That same year he was selected as a featured artist in the book, “Best of America Watermedia Artists” published by Kennedy Publishing Company. He is the author of the best selling North Light book” Creating Luminous Watercolor Landscapes, a Four Step Process”, published by F+W Publishing Company and is a contributing artist in numerous other magazines and books. In 2013 Sterling was proudly invited to be a member of the newly established International Watercolor Society.
Today Sterling’s book, signature line of products, and instructional DVD’s are marketed world wide. His award winning watermedia paintings are in private and corporate collections throughout the world and he is represented by several galleries in the U.S and Canada. He works from both his home and commercial studios in Hendersonville, North Carolina located in the beautiful Blue Ridge Mountains.
Predominantly a self taught artist.
2010 Awarded the "Maurice Prendergast Award" at the Transparent Watercolor Society annual show.
2007 Awarded the "People's Choice Award" at the Southeast Invitational Art Show sponsored by Germanton Gallery in Germanton, NC
Sterling has exhibited in numerous gallery shows including six solo shows in the southeastern U.S.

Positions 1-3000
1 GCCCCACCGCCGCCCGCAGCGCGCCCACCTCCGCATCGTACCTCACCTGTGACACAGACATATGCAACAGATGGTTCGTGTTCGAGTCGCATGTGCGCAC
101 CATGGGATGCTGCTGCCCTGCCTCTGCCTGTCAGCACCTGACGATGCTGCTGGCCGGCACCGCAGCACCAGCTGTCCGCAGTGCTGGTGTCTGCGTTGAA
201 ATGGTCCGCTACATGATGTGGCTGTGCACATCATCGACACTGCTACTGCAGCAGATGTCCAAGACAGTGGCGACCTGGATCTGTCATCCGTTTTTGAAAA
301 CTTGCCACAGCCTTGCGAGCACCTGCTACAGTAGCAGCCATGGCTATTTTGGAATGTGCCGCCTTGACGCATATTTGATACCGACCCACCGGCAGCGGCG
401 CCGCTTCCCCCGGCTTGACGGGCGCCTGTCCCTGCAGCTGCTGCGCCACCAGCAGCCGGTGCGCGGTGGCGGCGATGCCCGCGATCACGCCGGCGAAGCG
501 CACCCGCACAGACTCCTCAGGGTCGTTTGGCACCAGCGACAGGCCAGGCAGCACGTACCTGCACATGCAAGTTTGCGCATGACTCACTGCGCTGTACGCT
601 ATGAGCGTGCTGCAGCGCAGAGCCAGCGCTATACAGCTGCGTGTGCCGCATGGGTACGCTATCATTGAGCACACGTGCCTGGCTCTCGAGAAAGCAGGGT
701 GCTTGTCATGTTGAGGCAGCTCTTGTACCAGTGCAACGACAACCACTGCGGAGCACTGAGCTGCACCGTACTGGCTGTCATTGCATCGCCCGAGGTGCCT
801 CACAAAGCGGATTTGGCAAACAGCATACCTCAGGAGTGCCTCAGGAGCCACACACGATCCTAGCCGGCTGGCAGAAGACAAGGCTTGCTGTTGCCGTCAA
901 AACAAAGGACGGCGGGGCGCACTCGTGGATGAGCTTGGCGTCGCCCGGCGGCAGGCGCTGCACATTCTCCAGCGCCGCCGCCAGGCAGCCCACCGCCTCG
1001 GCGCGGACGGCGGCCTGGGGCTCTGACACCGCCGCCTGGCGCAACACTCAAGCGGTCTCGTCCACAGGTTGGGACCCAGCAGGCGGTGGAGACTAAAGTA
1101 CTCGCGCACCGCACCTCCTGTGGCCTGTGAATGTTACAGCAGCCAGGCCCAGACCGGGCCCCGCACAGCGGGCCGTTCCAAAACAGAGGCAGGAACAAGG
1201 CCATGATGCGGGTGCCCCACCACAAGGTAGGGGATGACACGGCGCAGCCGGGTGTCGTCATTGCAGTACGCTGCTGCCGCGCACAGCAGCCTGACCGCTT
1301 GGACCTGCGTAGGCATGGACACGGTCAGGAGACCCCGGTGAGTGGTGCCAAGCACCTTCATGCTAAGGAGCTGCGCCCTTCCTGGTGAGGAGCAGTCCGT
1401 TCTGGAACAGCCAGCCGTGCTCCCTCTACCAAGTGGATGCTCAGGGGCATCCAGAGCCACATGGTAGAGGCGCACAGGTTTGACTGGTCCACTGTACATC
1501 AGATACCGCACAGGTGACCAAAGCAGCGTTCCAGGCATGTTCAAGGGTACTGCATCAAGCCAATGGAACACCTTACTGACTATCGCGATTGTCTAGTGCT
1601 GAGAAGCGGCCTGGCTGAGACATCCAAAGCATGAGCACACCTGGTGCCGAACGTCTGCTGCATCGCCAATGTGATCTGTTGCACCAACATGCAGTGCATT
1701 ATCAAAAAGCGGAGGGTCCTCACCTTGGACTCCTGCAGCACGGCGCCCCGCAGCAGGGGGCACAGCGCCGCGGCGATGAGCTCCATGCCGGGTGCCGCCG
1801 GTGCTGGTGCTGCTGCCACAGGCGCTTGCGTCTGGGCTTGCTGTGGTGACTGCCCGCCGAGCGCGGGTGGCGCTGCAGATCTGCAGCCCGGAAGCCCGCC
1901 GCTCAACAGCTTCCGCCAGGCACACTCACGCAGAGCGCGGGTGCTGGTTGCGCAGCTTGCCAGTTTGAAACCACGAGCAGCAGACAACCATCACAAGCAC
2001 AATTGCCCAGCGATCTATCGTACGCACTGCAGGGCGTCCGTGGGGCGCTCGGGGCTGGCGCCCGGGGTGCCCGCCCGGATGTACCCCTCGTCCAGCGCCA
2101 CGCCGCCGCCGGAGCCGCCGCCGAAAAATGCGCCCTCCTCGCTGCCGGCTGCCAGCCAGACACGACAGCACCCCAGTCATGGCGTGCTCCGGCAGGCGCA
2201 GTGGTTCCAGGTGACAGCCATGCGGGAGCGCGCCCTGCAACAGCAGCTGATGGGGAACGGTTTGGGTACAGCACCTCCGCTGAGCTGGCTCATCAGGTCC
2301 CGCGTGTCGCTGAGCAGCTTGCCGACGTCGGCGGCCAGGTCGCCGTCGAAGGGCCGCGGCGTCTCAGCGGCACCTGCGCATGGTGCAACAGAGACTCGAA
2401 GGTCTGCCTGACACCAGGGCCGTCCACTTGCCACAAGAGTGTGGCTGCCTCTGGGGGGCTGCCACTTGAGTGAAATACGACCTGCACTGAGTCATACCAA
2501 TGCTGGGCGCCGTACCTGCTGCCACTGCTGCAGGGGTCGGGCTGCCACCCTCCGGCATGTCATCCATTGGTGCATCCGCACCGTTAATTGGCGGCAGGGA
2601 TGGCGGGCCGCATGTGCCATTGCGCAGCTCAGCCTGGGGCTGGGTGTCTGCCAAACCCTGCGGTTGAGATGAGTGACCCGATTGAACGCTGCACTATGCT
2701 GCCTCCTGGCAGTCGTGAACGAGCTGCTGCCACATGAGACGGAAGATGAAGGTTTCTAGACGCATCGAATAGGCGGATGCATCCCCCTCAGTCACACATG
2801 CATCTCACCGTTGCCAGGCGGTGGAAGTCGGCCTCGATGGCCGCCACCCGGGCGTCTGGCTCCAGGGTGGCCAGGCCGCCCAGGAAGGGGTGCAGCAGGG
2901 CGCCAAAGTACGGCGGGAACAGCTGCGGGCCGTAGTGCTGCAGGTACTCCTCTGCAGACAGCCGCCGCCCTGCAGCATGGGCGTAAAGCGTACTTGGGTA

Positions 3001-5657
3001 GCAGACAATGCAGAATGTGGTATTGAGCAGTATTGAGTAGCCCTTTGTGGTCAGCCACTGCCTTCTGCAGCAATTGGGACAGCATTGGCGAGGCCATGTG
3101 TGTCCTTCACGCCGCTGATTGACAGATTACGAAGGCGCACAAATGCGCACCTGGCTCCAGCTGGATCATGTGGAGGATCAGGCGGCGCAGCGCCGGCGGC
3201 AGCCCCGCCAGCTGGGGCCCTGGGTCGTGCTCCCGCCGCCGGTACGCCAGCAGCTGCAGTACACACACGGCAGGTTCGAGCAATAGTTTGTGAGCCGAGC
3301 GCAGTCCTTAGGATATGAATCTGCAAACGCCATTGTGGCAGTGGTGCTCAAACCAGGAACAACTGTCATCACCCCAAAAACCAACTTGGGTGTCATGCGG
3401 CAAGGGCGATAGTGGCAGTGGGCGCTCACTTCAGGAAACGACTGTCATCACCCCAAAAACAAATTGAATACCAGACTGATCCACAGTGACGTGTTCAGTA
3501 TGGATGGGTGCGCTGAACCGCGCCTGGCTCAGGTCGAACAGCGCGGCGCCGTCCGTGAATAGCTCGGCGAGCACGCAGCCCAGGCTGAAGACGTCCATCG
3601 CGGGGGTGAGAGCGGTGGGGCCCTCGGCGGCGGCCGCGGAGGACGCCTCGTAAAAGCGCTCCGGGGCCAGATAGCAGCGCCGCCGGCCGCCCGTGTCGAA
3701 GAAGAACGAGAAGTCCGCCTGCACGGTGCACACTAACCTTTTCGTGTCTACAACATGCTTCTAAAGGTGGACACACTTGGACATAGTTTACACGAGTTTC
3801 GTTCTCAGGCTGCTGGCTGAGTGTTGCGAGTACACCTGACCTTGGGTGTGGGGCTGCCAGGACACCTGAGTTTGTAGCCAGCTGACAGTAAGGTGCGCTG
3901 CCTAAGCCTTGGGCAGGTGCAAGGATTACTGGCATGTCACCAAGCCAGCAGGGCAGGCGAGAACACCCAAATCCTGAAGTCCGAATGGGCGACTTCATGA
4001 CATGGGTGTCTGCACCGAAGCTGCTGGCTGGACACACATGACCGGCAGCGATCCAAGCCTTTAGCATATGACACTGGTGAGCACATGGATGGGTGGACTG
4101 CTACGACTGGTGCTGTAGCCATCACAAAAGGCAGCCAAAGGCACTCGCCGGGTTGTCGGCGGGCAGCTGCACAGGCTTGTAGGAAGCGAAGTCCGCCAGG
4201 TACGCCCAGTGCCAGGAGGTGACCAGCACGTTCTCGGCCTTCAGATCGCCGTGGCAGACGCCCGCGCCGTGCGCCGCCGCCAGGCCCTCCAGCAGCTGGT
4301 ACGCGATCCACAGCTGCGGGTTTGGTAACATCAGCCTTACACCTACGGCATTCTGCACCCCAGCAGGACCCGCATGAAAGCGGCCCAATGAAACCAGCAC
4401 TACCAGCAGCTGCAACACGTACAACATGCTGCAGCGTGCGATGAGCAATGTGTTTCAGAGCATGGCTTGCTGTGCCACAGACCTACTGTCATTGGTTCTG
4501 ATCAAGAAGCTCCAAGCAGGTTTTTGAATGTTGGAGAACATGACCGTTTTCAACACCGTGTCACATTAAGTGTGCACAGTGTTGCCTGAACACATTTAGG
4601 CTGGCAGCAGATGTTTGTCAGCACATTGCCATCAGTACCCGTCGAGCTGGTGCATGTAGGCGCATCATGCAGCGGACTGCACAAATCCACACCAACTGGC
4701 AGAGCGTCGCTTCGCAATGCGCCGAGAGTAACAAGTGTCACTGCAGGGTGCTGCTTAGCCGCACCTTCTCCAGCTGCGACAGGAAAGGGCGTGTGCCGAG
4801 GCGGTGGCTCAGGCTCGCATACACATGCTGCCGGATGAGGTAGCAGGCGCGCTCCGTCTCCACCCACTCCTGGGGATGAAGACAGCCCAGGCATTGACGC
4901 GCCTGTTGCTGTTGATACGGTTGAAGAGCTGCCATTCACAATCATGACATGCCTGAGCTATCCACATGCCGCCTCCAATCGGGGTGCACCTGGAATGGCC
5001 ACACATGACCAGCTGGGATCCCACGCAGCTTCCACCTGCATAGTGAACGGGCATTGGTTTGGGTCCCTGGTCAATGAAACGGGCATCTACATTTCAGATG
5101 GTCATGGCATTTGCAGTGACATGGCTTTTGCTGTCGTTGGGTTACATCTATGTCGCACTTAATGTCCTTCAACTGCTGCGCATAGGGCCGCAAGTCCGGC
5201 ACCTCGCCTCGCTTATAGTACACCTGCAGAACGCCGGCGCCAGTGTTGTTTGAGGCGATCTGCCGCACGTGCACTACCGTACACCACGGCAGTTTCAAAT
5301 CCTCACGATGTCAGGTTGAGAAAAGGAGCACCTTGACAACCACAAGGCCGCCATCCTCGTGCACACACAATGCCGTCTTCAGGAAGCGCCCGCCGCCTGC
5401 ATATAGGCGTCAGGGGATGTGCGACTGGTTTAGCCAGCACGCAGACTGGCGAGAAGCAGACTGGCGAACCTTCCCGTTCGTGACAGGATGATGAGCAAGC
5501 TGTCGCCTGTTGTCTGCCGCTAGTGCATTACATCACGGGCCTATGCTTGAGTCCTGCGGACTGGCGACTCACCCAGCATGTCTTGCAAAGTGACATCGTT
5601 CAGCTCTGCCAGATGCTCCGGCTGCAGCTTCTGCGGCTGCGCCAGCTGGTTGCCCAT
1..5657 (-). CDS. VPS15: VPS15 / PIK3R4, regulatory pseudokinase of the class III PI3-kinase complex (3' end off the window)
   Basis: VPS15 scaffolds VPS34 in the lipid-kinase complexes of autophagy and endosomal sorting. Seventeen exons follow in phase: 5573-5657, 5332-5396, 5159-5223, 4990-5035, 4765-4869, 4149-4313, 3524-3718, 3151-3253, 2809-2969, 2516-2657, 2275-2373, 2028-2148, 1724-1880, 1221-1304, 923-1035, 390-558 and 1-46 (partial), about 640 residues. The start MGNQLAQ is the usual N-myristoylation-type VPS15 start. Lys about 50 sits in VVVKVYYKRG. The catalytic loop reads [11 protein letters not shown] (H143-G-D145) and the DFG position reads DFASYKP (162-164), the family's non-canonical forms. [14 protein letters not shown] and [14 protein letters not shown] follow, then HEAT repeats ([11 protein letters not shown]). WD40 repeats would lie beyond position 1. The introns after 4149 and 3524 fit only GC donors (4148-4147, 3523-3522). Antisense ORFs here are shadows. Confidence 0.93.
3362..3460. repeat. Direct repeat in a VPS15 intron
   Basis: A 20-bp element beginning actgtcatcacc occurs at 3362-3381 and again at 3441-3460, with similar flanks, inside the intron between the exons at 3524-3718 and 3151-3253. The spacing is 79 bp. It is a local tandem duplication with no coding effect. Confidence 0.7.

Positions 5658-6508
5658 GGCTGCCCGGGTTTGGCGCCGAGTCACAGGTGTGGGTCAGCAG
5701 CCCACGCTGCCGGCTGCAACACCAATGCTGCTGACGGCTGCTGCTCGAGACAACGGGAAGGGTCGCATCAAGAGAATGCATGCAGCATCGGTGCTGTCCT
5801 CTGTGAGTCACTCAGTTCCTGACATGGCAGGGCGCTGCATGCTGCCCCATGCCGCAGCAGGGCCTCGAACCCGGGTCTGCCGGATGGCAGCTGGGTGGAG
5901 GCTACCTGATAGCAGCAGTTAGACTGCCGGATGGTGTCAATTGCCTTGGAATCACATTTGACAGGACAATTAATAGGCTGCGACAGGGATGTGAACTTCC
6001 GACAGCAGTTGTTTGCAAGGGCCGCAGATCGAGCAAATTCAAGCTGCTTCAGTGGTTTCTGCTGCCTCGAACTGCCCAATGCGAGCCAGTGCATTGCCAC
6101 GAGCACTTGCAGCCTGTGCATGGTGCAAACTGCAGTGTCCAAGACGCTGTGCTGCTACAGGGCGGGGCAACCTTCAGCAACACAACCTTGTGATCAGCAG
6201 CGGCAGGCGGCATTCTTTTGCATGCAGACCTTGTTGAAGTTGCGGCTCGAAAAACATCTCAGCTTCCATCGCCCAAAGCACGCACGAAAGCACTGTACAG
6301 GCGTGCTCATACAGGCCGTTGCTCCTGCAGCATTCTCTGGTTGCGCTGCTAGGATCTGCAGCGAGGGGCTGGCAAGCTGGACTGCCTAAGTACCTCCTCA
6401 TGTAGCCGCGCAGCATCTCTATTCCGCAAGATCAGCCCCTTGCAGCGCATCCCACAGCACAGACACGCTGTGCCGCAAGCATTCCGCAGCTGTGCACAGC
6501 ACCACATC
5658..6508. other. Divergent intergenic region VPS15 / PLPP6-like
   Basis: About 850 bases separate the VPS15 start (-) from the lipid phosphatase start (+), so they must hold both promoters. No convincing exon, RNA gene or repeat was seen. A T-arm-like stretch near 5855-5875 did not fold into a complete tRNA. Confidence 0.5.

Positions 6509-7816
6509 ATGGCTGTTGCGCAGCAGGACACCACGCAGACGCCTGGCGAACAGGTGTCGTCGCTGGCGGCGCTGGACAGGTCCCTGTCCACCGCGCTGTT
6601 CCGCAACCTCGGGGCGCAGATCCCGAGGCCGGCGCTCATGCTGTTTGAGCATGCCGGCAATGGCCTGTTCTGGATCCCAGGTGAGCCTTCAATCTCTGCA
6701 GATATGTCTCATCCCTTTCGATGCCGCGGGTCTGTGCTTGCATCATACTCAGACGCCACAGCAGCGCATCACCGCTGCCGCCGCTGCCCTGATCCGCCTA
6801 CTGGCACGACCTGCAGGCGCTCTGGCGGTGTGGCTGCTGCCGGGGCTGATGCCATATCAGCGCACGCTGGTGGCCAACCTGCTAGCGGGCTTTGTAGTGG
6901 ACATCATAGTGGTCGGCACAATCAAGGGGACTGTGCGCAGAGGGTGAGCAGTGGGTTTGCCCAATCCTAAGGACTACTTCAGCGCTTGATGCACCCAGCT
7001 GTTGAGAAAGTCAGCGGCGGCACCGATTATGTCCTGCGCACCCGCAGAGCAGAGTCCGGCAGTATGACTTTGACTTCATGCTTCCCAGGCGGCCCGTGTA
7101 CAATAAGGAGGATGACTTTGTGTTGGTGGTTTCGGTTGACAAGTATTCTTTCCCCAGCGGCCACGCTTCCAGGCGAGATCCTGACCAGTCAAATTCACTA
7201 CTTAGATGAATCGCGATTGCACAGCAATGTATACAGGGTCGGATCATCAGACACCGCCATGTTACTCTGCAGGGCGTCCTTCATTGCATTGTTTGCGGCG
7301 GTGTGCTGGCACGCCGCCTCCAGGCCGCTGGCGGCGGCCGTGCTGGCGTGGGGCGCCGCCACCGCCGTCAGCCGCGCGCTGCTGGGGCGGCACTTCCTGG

Transparent Watercolor Society of America (Signature Member status) since 2010
Canadian Society of Painters in Watercolour (Signature member status) since 2007
Book: Author: "Creating Luminous Watercolor Landscapes, a Four Step Process", 2010, F+W Publishing
Book: Contributing Artist: "Best of America, Watercolor, Volume II", 2009, Kennedy Publishing
Book: Contributing Artist: "Sketchbook Confidential 2",2012, F+W Publishing
Book: Contributing Artist: "International Artists, Vol V", 2012, ICA Publishing
Numerous newspaper articles from coast to coast and in Canada.
Contributing Artist: "Art Journey America, Landscapes", 2012, F+W Publishing
Featured Artist: "Ones to watch", Fall issue of Watercolor Magic Magazine, 2001
Book: Contributing Artist: "Watercolor Painting", 2012, Watson Guptill Publishing
Article: "Painting Skies in Watercolor", Watercolor Artist Magazine, June 2010
“At what point does an artist make a conscious decision to be artistic? Is it enough to merely replicate what I see or should I strive to convey my feeling about my subject with a strong and unique visual statement? Do I really have something to say about the subject or am I just trying to paint an attractive piece of art?
Considering that everything I see is a symphony of shapes, colors, and values I have endless possibilities at my disposal with which to make a strong visual statement. Whether I choose to orchestrate them as a total abstraction, a stylized interpretation, or a representational rendering will depend on the subject and my feeling at the time of the painting. I may choose to distort shapes, rearrange elements, or exaggerate colors in my attempt to speak to the viewer. Art is about expression and translation. It’s important that I always remember that.
Is the end result of this journey an attractive piece of art? Maybe yes or no depending on who has taken the time to view it. An interpretive piece of art does not necessarily have to be attractive; it just has to be true as visualized by the artist.”